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Letter to His Excellency the Governor from the Runanga assembled at Ngaruawahia

Letter to His Excellency the Governor from the Runanga assembled at Ngaruawahia.

Ngaruawahia, June 7, 1861.

Friend the Governor,—Salutations to you. This, is a word to you from the Maori Runanga. Hearken! This is our thought to you: Tell us of the death for this island first, and let the fighting be afterwards. Let not the proceeding be like that in the case of Taranaki, which we and you worked at in the dark; we did not understand what was the good of that quarrel. Let page 241 you and me deliberate carefully this time; these are our thoughts at the present time. We hear “korero,” (reports), the talk which is going about Waikato, and comes from where you are: that the General insists upon (urges) a war with Waikato. If this report is correct, write to us; let the talk come first, and do you carefully weigh the matter (turn the matter over in your mind.) Let this be the result of reflection, even the withdrawal of the troops, who we hear are clearing the roads. If a stockade is made for the soldiers at Te Hia (Mangatawiri), and at other places, our opinion is this:—Be not in haste to begin hostilities; let us duly remember the words of St. James. “Slow to wrath, swift to hear.” This, O Governor, is what we think; do you look to these things, even fighting with words against the errors or offences of the Maories, and let it (the offence) be clearly laid down, that the eyes of the great and of the small may clearly perceive it, ere you be swift to wrath. This is our policy: We are not going to rise up to fight: rather will we wait until the eyes have seen, the ears heard, and understanding has entered into the heart; then shall we see what is the good of fighting, and there will be a just cause for the chastisement inflicted upon evil men, that is, us Maories.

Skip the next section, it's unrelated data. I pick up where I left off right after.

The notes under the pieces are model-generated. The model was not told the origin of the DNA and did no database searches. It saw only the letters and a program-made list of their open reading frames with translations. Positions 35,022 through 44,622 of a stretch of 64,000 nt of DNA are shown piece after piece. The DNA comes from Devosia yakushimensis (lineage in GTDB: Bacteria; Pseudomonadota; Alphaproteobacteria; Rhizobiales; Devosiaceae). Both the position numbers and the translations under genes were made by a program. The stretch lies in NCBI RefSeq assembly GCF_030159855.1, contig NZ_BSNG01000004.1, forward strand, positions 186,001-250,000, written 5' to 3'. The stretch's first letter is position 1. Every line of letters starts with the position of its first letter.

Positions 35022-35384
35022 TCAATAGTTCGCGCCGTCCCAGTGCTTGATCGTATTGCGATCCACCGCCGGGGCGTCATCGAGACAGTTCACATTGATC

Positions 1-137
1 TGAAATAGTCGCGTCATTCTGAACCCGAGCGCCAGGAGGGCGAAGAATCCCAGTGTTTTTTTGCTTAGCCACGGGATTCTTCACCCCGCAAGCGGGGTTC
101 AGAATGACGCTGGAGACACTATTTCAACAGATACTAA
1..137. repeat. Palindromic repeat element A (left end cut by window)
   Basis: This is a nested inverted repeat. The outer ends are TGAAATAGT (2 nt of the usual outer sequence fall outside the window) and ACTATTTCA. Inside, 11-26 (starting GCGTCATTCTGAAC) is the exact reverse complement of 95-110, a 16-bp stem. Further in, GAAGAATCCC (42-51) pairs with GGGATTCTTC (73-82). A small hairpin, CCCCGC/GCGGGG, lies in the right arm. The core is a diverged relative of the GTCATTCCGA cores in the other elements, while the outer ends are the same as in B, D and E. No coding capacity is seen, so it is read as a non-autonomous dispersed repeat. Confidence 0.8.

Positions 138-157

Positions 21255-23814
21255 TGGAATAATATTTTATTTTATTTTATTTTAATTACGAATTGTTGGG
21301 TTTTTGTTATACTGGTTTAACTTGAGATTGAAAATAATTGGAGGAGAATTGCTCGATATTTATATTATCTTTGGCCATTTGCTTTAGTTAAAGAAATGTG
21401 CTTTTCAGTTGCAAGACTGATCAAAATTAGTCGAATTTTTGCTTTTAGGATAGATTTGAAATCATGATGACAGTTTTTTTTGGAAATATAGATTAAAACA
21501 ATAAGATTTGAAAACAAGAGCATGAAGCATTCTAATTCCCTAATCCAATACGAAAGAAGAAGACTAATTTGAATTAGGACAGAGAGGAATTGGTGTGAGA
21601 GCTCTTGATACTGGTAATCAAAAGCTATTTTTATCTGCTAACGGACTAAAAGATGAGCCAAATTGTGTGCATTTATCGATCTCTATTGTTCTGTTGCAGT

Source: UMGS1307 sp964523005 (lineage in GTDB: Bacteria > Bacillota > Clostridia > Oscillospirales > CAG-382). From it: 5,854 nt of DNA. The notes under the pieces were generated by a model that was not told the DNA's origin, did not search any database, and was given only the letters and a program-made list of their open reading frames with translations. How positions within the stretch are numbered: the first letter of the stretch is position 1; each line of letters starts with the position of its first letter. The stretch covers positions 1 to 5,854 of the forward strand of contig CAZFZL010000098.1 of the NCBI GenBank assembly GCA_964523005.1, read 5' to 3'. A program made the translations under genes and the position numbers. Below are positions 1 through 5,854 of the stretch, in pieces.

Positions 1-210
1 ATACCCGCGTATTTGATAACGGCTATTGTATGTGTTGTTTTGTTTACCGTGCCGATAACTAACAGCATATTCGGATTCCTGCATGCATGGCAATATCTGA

But now, oh Friend! restrain your angry feelings against all parts of New Zealand. Let our warfare be that of the lips alone. If such be the course pursued by us it will be a long path, our days will be many while engaged in fighting that battle. Let it not be transferred to the battle (fought) with hands. That is a bad road, a short path; our days will not be many while engaged with the edge of the sword. But do you, the first-born of God’s sons, consider these things. Let not you and me be committed to the short path; let us take the circuitous one; though circuitous, its windings are upon firm ground.


Not by the direct path, that means traveller’s fare—short commons. Let us take the circuitous route, that means abundance, or the portion of the stayer at home.

No more, oh friend. It is for you to interpret the meaning of these proverbs. There are more to come. No more at present.

From the Runanga Maori.

His Excellency the Governor of New Zealand.